The second ingredient was also new to the scene. It was the magic of modernity. Electronic communications. We’ll get to that in a moment.
Let’s stir the first new ingredient into the batter. We’ve already prepared the original recipe by infiltrating the factories and sowing the spice of labor discontent. That’s not too hard in an industrial-serf society. Now we add the first new ingredient. Send the revolutionary Komrades into the barracks, and stir in well. Start talking about how all the people need to have solidarity. Sobornost! All of the people must become one. Not just the workers in the factories making the munitions and supplies for the war effort. Start talking about the need for solidarity between the Workers and the Soldiers as well!
After all, the soldiers were Russians too, correct? And they were being sent to their deaths on the Western Front in a senseless war that only served to preserve the Dynasty, dah? In other words, a soldiers’ allegiance should be to his fellow Russians, and not the tyrant. Why? Because the Soldiers were part of the people too! Thus, the birth of the Soviet of Workers and Soldiers. Make your enemy your brother. Unless you want another massacre.
The net effect of this strategy was to break the will of the rear-elements of the army before they could be commanded to suppress the striking workers with a new show of deadly force. Forge a bond between the revolutionary forces that claim to represent the laboring men in the factories as well as the soldiers who will have to die for Dynastic glory. Forge a bond that will supersede the one between soldiers and their officers. So that when the order is given to ‘open fire’, no man will obey.
This idea may seem very simplistic, and it was, in the Russian world before 1917. But the world had changed between ’05 an ’17. Twelve years is a lot of time in modern terms. There’s the key. Russia had progressed, along with the rest of the world, since 1900. It no longer took days, weeks, even months for word (of anything) to spread. The telegraph saw to that. Russia was fully unified in this respect.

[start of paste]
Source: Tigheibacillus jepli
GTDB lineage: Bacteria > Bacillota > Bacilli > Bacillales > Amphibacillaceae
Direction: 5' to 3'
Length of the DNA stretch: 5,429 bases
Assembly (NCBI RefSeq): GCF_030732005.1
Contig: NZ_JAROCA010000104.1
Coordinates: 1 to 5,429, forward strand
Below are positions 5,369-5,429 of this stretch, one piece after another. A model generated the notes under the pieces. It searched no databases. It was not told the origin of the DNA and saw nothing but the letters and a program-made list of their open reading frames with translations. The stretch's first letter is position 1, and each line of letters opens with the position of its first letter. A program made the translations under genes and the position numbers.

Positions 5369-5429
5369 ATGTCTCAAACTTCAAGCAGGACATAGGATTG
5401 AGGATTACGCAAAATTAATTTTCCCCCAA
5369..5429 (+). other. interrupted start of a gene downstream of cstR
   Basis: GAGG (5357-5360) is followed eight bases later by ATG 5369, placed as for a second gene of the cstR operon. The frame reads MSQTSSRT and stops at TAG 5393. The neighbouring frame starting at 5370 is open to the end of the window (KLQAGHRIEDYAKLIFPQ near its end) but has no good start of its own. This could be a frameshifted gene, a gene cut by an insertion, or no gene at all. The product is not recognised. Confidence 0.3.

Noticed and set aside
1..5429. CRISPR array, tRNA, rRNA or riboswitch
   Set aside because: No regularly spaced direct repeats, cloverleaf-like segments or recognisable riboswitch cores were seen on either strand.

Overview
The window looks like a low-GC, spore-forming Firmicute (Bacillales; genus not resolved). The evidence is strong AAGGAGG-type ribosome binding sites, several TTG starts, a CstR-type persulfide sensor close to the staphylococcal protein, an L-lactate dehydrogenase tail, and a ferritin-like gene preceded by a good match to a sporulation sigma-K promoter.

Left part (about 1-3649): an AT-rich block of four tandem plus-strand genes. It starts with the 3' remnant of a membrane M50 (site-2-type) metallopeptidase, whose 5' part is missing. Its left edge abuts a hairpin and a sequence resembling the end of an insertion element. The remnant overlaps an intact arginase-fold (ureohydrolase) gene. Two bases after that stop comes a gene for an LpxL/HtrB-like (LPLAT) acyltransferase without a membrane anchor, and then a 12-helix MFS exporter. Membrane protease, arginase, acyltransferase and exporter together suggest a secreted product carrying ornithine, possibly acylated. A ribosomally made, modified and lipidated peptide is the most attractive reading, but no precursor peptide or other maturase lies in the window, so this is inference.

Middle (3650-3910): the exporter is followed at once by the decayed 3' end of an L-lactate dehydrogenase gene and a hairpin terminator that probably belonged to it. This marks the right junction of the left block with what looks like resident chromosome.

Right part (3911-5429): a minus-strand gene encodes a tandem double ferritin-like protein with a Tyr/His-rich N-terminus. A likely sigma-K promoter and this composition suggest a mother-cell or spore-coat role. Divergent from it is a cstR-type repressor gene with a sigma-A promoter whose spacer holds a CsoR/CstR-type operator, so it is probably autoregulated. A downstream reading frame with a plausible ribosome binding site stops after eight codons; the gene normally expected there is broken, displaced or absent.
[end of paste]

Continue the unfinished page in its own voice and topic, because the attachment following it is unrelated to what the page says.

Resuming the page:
Here’s the key to the second ingredient of modern communications. The telegraph was absolutely vital to running the railroads. And the railroads were indispensable to any modern war effort. Like any new industrial nation, Russia was fully integrated in this respect, at least in her non-Siberian parts.
In the old days, when you had labor unrest in a local area, or even a mutinous local garrison, so what? Simply send a troop train from Petersburg or Moscow and you crushed the local rebels with distant troops loyal to the throne. But what if most of your troops (especially the efficient ones) are a little busy at the moment, entertaining Kaiser Bill’s boys on the Western Front? And what if most of your trains are busy transporting men and materiel to them? Who do you send to crush the rebels without disrupting your frontlines and supply lines?
The Tsar made the mistake of going to crush it himself. But he sent his troop trains before him instead of leading them. Trains full of battle-hardened men, loyal to him because they had not been infiltrated and proselytized by the revolutionaries back home. But those troop trains would never get there. And neither would the Tsar. Why? Because of The Bagel.
Now we come to Aleksandr Aleksandrovich Bublikov. A member of the Duma. He was the new cook who understood the new recipe. Yes, Bublikov, ‘the bagel’, as his name implied. The man who commandeered the railway/telegraph network in the crucial days of March 12-15, 1917 after the previous Minister had been murdered by the revolutionaries.
Say what you want about who the ‘major players’ were in the Russian Revolution. Lenin (the latecomer), Trotsky, Kerensky, Guchkov, Rodzhyanko, Milyukov, Shulgin, none of them would have gotten to first base without the brilliant moves of Bublikov.